In other instances, Libya had deliberately bought more aircraft than it required, storing a large proportion of a given fleet for future contingencies – reportedly including Gaddafi’s dream of a ‘war of liberation’ against Israel. Thus, when Libya acquired 50 MiG-23MS interceptors, just 24 of these were put into service with two squadrons (No.1050 and 1051) at al-Bumbah air base, while the others were stored.

In some cases, the grounding of aircraft was a direct consequence of the UN sanctions imposed after the destruction of Pan Am Flight 007 over Lockerbie in 1988. These sanctions were suspended in 1999, after Libya agreed to hand over two of its nationals for trial before a Scottish court, and were finally fully lifted in 2003, after compensation was paid to the Lockerbie relatives.

The imposition of sanctions dramatically curtailed Libyan air operations and by the time they were lifted in September 2003, the by now renamed Libyan Arab Air Force was a shadow of its former self. Just six MiG-23MFs were still operational and some other frontline and support fleets were no longer flying.

After September 2003 some aircraft were sold off, including 12 of the surviving CH-47C Chinooks, which were sold to the UAE in 2003. The remaining 50 Mirage 5 fighters and a huge quantity of spares (including some 150 engines still in sealed packaging) were sold to Pakistan the following year, most destined to be broken up for spare parts to support the PAF’s own Mirage fleet.

However, with significant oil revenue, Libya did begin a programme of returning some of its aircraft types to service, dispatching various MiGs and Sukhois for overhaul and upgrade in Russia.

The Galebs were overhauled at the Taminhint centre in Sabha by teams dispatched from Serbia, while the Libyan Italian Advanced Technology Company (LIATEC) worked on the SF260WLs and six of the eight remaining Chinooks. OGMA in Portugal began overhauling and refurbishing some of the LAAF’s long dormant Hercules transports.

The final swansong of the LAAF came in March 2011, when it began operations against opposition forces during the early stages of the rising against the Gaddafi regime. Su-22s and Su-24s from Ghardabiya-Sirte flew ineffective low-level attack missions against abandoned army bases and ammunition depots in Agedabia and Mersa el-Brega, presumably to deny them to the rebels, while MiG-23s and L-39s from Mitiga and Mil Mi-24s operating from a number of bases, flew ad hoc sorties against rebel positions in Misrata, al Zawiya, and Zintan.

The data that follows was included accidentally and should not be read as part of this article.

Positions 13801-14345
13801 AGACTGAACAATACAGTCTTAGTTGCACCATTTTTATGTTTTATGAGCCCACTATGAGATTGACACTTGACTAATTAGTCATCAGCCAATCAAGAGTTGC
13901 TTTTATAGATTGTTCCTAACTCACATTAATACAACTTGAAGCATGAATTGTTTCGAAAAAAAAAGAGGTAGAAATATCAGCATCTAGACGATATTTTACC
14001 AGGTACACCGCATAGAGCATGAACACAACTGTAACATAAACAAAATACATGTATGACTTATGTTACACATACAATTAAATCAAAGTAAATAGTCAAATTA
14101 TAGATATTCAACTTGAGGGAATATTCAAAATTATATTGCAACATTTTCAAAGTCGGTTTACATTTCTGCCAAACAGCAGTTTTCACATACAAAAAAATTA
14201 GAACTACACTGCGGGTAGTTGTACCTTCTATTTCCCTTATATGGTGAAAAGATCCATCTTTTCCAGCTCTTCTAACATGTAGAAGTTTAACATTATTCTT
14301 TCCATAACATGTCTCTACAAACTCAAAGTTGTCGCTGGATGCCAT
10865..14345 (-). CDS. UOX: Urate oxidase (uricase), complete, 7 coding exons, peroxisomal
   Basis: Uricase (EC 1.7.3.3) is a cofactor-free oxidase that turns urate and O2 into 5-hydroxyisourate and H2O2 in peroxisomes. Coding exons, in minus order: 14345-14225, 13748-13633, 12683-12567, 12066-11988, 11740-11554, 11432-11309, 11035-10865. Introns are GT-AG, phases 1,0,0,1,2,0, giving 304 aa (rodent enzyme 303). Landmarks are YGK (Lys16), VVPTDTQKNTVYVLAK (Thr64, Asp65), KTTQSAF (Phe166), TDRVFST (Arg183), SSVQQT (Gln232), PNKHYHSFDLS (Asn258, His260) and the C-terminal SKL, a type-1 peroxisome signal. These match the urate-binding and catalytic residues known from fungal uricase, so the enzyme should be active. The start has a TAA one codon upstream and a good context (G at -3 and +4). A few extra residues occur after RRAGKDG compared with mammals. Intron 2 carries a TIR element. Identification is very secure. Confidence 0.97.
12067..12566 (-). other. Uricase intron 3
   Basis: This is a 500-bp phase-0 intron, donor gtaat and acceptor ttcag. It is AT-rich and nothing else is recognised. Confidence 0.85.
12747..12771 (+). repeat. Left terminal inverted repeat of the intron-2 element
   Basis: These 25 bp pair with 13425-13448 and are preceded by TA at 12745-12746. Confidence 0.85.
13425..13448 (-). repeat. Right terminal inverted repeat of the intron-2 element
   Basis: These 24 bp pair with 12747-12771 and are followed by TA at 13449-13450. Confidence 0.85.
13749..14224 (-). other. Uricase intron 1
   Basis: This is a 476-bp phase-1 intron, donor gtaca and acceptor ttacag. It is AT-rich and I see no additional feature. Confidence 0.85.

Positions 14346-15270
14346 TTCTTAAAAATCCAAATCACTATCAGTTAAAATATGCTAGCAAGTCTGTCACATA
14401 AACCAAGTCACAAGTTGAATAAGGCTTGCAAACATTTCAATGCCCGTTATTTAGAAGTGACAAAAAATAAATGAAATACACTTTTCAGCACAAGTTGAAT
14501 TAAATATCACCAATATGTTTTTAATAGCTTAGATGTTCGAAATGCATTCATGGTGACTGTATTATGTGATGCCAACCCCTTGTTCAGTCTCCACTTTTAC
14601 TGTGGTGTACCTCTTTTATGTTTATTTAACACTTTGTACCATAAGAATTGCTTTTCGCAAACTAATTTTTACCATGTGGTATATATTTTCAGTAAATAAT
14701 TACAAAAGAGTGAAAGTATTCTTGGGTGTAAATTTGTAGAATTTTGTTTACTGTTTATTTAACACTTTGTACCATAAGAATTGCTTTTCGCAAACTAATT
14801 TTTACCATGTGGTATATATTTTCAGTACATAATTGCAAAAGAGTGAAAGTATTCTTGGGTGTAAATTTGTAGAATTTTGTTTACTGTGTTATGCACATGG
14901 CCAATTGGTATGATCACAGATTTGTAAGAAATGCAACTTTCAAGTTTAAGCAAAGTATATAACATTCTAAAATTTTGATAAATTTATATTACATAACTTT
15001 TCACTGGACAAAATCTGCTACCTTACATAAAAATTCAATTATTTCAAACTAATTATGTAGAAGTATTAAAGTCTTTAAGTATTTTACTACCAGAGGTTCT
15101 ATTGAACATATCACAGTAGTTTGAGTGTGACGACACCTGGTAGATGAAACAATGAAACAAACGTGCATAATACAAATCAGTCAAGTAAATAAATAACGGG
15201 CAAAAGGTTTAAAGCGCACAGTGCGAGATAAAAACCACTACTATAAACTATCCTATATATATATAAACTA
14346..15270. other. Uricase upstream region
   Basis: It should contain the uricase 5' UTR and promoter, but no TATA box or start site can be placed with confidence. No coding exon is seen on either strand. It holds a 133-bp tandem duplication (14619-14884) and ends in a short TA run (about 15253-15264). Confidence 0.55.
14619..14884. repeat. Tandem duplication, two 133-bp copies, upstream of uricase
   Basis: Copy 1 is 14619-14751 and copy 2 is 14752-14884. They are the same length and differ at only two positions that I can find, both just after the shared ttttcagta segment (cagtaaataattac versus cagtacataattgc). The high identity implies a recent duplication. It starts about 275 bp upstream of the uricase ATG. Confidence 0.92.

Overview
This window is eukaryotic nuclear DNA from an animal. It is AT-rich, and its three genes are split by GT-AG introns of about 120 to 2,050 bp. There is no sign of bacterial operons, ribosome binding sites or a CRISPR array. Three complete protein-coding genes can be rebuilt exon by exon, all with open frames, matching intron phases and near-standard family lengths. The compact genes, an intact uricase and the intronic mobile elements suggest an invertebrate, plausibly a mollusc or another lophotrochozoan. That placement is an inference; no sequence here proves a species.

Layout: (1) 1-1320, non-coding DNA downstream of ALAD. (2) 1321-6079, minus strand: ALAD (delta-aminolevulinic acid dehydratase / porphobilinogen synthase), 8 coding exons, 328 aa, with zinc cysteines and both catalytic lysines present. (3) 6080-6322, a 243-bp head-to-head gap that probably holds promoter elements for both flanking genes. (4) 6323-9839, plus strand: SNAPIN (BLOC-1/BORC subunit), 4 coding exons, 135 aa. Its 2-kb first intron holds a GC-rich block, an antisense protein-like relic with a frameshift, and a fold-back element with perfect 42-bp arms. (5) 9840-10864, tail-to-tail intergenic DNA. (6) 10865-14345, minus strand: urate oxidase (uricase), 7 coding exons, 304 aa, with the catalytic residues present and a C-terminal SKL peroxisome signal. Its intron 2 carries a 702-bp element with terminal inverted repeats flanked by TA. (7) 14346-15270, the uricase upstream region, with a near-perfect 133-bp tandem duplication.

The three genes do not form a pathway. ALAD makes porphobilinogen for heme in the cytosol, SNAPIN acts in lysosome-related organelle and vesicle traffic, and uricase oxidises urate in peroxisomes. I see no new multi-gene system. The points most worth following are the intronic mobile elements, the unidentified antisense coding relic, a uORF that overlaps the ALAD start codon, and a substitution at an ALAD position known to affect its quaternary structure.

The LAAF increased its operational tempo from March 6 and began operating at medium level, dropping heavier weapons with greater effect, and its targets were widened to include oil installations at Ras Lanoof. It also made use of Schiebel Camcopter UAVs and An-26s and An-32s for reconnaissance missions. The Mi-24s supported the Army’s offensive on the ground.

Helicopters and fast jets supported the regime’s offensive against rebel-held Benghazi, losing an Su-22 during attacks on Benina air base before the UN no fly zone came into force on March 19. Subsequent Allied air operations saw the destruction of both aircraft and infrastructure, destroying the LAAF as an operational entity.

Though the LAAF was an elite branch of Libya’s armed forces, and though it was largely composed of those who were most loyal to the regime (with members of Gaddafi’s own Gadhadfa tribe and the allied Magariha tribe given preference in selection and promotion), some pilots, engineer officers and ground crew did switch sides to join the rebels, and a small number of pilots ejected or defected to Malta. Others deliberately missed their targets.

Using aircraft found intact at captured bases (especially at Benina and El Beida-Labraq), the rebels did form a ‘Free Libya Air Force’ and flew some sorties with MiG-21s, MiG-23s, and Mi-24s. They lost a number of aircraft in action, including a MiG-21 and at least one MiG-23. Some of those aircraft, however, are still flying today.